Covering some 38.500 sq m, the Oslo Opera House is a huge architectural complex with one auditorium seating 1360 and another for 400, for a total cost of 500 million Euros.
Designed as an all-encompassing cultural and arts centre for theatre, music and ballet, the facility houses production, performance and promotion capabilities under one roof thanks to an architecture that is both civic symbol and local landmark. The key feature of its immediate urban surrounds, the building’s waterfront position denotes openness to the world. A highly original contemporary architecture statement, it proudly proclaims its function as monument.
Designed by architecture practice Snøhetta, the complex accommodates the public and production functions in two joined yet distinct structures. The prism architecture of the public areas is accessible externally at all levels. A ramp runs from the roof right down to a forecourt that slopes right to the water’s edge.
The production side of the Opera House lies behind the public structure and is, in contrast, a compact, closed rectangular block with an inner court. It houses all back stage activities - from dressing rooms to carpentry workshops - that employ around 600 people from 50 different professions. Although joined, the two parts of the whole are clearly distinguishable, the performance component visibly hooked on to the front of the production block.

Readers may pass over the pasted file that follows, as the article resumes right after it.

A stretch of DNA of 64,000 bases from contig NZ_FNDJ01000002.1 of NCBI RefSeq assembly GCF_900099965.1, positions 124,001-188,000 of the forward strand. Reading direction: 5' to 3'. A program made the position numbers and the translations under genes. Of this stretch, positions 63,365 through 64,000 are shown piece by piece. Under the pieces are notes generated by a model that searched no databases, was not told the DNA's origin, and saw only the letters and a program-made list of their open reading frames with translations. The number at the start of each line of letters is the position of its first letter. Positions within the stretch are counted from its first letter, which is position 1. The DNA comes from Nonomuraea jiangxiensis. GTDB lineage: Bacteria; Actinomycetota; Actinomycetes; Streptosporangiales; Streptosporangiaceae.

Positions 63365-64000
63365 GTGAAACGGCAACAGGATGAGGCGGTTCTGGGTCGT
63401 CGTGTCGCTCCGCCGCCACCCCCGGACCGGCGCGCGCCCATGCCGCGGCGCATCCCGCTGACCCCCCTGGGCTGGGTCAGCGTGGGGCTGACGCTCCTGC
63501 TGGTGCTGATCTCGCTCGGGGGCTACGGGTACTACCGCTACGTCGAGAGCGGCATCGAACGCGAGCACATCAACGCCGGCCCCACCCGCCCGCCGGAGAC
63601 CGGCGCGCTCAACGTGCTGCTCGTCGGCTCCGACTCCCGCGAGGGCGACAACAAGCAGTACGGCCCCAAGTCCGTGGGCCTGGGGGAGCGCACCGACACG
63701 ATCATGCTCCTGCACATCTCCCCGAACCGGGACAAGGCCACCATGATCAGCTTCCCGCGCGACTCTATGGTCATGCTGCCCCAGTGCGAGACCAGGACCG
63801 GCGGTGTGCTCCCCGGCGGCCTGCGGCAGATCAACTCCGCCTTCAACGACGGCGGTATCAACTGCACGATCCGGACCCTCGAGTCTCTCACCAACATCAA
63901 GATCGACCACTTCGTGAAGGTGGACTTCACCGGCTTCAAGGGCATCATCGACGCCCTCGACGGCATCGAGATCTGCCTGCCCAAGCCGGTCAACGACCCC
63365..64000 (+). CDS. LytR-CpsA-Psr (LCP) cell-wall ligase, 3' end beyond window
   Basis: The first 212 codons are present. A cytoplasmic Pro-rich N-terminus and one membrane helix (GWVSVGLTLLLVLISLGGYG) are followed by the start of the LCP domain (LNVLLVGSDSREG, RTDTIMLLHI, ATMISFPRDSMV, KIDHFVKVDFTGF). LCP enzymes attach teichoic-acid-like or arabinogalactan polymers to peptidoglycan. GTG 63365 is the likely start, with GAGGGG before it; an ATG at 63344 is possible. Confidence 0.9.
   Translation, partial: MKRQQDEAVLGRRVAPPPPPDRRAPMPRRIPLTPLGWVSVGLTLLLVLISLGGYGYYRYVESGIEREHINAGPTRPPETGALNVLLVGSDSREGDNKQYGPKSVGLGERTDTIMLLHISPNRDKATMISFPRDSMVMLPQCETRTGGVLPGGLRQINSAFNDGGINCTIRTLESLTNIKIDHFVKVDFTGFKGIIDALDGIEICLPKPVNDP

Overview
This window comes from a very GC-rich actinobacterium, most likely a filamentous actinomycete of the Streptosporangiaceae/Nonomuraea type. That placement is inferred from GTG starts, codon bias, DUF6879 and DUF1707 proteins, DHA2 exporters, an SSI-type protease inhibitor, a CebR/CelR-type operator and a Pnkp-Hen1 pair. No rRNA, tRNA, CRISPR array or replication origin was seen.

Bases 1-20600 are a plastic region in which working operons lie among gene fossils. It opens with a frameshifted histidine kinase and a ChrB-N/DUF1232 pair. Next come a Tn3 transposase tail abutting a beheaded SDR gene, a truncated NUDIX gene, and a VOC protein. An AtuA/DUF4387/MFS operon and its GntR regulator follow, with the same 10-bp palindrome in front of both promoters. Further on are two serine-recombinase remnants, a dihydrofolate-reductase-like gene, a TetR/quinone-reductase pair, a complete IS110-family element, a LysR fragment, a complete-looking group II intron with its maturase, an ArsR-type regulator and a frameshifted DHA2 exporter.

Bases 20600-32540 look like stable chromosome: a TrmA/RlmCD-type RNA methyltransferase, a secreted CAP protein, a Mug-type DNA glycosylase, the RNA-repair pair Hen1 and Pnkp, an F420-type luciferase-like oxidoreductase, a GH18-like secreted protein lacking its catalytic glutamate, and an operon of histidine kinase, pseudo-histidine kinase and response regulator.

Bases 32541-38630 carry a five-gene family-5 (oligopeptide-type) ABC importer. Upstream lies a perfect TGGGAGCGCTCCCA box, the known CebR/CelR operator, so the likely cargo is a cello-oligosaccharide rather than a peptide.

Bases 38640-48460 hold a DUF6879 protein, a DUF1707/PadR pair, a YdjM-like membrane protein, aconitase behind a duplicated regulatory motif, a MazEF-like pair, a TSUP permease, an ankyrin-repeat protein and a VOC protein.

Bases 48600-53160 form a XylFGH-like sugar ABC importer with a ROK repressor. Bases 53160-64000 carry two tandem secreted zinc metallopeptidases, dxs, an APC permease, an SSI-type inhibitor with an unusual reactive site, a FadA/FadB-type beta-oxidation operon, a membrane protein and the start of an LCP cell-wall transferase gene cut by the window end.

Inside, foyer and auditorium are both homely and majestic at the same time. The stunning, curved central structure in the foyer is lined with cone shaped segments of american white oak. The staircase to the upper galleries is also in the same wood as are the corridor walls, again lined with the same decorative wood strips. The walls and balconies of the classic horseshoe-shaped auditorium are in warm coloured, richly veined wood.
Back in the foyer, a series of obliquely angled white structural pillars follow the curve of the central wall. The enormous volume of the foyer is heightened by an immense glazed façade whose ultra-slender structural steel frame gives it more the appearance of a vast picture window. Looking out over the city and waterfront, its transparency is an invitation to proximity with the rest of the city.
Outside, forecourt and ramps are paved with white Italian marble.
The wide expanse of brilliant stone, set in a staggered pattern of polished and bush-hammered slabs, affirms the building’s civic monument status. Likewise, the aluminium panel cladding of the external walls of the production block create huge luminous expanses, enhancing the theatrical contrast between concave and convex elements that pierce the structure.